The findings from the poll of more than 1,500 Rochester residents, taken in June and July 1989, were released Feb. 1 at the first of four ''community forums" sponsored by the Rochester Board of Education and the National Center on Education and the Economy.

The National Center also is conducting a six-month study of the community's expectations for its schools.

Rochester is now in the third year of its nationally recognized school-improvement effort.

The poll found that 90 percent of those surveyed rejected "just going back to the basics" in education; 91 percent want more emphasis on teaching students to read, write, and reason well; 90 percent want more emphasis on mathematics, science, and technology; and 86 percent want schools to "help students figure out what they need to know and how to find it out."

In addition, 84 percent want more emphasis on the skills needed to hold down a job; 83 percent want more emphasis on creative problem-solving skills; and 83 percent want children to learn how to communicate and work with others.


A Fairfax County, Va., teacher who was denied a pay raise after he wrote a satirical letter to the editor of a school newspaper won his raise plus interest when a federal judge ruled late last month that his right to free speech had been violated.

Don Seemuller, a physical-education teacher at Lake Braddock Secondary School, wrote the letter in response to a previous, anonymous letter in the newspaper complaining about sex discrimination in his department.

After Mr. Seemuller's letter was published in January 1987, his principal called the letter "sexist" and gave the teacher a "needs improvement" rating on his evaluation. As a result, Mr. Seemuller lost the salary increase he would have received under the district's merit-pay program.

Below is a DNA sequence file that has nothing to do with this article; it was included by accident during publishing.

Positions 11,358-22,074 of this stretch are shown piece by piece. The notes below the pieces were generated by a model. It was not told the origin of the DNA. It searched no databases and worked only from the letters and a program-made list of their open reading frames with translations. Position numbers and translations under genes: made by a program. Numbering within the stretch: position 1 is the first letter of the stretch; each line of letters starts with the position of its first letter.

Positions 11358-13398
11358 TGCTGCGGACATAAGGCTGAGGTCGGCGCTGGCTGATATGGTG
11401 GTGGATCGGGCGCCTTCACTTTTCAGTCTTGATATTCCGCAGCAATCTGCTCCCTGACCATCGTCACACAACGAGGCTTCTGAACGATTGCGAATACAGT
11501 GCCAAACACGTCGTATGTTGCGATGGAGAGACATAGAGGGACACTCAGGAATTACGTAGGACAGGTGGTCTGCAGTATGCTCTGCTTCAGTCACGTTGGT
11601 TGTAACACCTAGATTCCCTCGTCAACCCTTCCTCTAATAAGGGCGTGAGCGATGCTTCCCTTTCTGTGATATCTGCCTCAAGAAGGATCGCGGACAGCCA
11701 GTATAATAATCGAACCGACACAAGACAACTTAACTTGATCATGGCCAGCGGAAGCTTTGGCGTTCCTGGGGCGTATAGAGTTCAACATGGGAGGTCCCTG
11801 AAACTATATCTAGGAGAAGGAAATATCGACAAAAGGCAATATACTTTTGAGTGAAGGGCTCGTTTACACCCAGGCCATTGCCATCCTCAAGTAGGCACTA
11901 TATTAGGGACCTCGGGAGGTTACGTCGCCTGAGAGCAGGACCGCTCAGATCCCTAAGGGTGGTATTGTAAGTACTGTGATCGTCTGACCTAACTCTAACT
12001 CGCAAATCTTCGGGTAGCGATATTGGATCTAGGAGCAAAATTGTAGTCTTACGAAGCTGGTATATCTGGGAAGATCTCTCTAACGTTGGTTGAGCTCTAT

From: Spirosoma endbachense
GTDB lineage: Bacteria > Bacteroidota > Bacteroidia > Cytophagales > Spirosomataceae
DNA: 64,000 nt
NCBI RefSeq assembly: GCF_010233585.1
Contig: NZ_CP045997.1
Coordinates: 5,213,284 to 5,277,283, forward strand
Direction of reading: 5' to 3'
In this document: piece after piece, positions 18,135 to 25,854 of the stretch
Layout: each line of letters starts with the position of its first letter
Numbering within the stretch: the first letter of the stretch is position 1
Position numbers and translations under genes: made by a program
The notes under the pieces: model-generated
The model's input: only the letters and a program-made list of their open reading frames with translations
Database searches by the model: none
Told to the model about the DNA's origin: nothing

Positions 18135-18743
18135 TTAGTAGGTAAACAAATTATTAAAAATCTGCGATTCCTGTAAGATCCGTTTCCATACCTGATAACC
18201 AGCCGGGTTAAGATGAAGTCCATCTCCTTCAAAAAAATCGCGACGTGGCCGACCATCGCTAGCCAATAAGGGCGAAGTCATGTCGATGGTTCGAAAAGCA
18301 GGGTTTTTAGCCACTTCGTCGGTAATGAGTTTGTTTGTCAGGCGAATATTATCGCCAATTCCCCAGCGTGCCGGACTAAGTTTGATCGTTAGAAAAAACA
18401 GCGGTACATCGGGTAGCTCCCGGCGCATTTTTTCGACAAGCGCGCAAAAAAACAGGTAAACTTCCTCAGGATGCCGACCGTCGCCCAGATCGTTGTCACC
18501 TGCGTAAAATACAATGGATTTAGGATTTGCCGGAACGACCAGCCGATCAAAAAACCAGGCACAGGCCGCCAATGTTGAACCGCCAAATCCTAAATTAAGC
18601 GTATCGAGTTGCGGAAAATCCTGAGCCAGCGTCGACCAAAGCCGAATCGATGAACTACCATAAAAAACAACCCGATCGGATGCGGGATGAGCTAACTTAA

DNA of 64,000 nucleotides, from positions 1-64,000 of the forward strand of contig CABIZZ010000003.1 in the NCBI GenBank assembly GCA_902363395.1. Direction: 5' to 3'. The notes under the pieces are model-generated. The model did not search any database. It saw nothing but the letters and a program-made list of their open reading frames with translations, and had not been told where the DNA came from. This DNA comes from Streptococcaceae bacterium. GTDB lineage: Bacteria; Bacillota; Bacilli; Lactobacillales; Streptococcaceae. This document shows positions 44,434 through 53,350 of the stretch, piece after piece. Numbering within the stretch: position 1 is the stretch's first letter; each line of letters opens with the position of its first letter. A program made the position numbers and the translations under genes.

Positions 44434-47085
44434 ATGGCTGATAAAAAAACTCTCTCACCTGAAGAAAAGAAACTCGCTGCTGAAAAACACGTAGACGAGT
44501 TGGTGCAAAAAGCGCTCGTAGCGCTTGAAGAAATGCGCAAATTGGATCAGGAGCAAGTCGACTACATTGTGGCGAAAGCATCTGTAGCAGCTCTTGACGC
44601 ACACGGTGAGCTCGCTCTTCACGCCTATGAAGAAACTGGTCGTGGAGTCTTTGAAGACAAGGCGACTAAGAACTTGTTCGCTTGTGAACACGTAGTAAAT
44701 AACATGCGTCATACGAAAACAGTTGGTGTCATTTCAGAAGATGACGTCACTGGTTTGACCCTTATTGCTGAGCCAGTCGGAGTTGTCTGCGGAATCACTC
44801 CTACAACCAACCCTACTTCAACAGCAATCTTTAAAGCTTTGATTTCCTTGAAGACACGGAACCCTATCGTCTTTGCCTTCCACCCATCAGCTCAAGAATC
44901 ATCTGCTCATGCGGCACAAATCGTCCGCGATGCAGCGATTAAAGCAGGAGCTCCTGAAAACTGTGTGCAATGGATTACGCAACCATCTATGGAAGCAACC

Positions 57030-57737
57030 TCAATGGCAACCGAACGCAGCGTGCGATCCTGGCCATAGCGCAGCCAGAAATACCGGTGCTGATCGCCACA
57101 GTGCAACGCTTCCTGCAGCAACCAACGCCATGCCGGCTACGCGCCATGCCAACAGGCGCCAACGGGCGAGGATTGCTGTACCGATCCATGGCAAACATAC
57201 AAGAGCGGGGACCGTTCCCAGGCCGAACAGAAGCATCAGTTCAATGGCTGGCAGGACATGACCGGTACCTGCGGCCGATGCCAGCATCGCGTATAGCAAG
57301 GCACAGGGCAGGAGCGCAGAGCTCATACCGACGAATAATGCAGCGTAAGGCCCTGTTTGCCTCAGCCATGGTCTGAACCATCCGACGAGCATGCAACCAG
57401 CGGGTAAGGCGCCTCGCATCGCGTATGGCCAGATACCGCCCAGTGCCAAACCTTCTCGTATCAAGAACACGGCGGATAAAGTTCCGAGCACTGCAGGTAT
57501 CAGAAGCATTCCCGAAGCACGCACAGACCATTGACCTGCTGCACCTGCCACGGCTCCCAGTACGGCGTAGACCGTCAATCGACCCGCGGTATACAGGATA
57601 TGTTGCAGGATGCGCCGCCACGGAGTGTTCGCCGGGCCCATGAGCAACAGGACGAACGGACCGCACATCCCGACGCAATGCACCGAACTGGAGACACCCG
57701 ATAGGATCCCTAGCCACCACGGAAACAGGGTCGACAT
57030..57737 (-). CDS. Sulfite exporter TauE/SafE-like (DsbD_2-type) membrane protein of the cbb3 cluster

Mr. Seemuller and the Fairfax County Federation of Teachers filed a federal lawsuit in December 1987, claiming his First Amendment rights had been violated.

Last month, U.S. District Judge Albert V. Bryan ruled that Seemuller's right to free speech outweighed the right of the school system to regulate employee speech. The jury in the case awarded Mr. Seemuller $3,898 in back pay raises plus interest.

An Oklahoma 5th-grader was confined to a 4-foot-by-5-foot closet for three school days as punishment for fighting, his mother alleges in a suit filed against the Elmore City school district.

Since the incident, which occurred last March, the boy has had difficulty sleeping in a dark room and will not sleep alone, according to Edward Tillery, the mother's lawyer. The mother and son have since left the district.

The suit seeks $100,000 in damages from the district and names the district and the boy's school principal as defendants, Mr. Tillery said. The principal has since left the district as well.

The boy was punished following a scuffle with a classmate, according Mr. Tillery. His client agreed that her son should be disciplined with a three-day in-school suspension in a separate room under a teacher's supervision, Mr. Tillery said.

But instead of putting the boy in a classroom, "they put him in a closet," Mr. Tillery said, without the mother's agreement.

The boy was inside the closet from 8:30 A.M. to about 3 P.M. for three straight days, Mr. Tillery said, and was forced to eat his meals there. He was allowed out only to go to the bathroom, he added.

The case probably will go to trial next month unless a settlement is reached, Mr. Tillery said.


To offer "help early in the life cycle" for poor urban children, the Milwaukee Foundation has launched a $3-million plan to "bring families and services together" in two inner-city neighborhoods.

"What is missing is a structure for coordinating and reconfiguring the ways in which the services are delivered," said Gwen Jackson, chairman of the board of the foundation, which is one of 325 community trusts in the United States and Canada that administers charitable contributions.

The project, "Families and Children in Poverty: a Prevention Initiative," will be targeted at families with children under age 6. It will link such services as prenatal and postnatal care, family planning, employment training, parenting programs, preschool programs, and neighborhood development.

The foundation will coordinate the effort with private and public agencies and other community programs and invite other foundations to participate.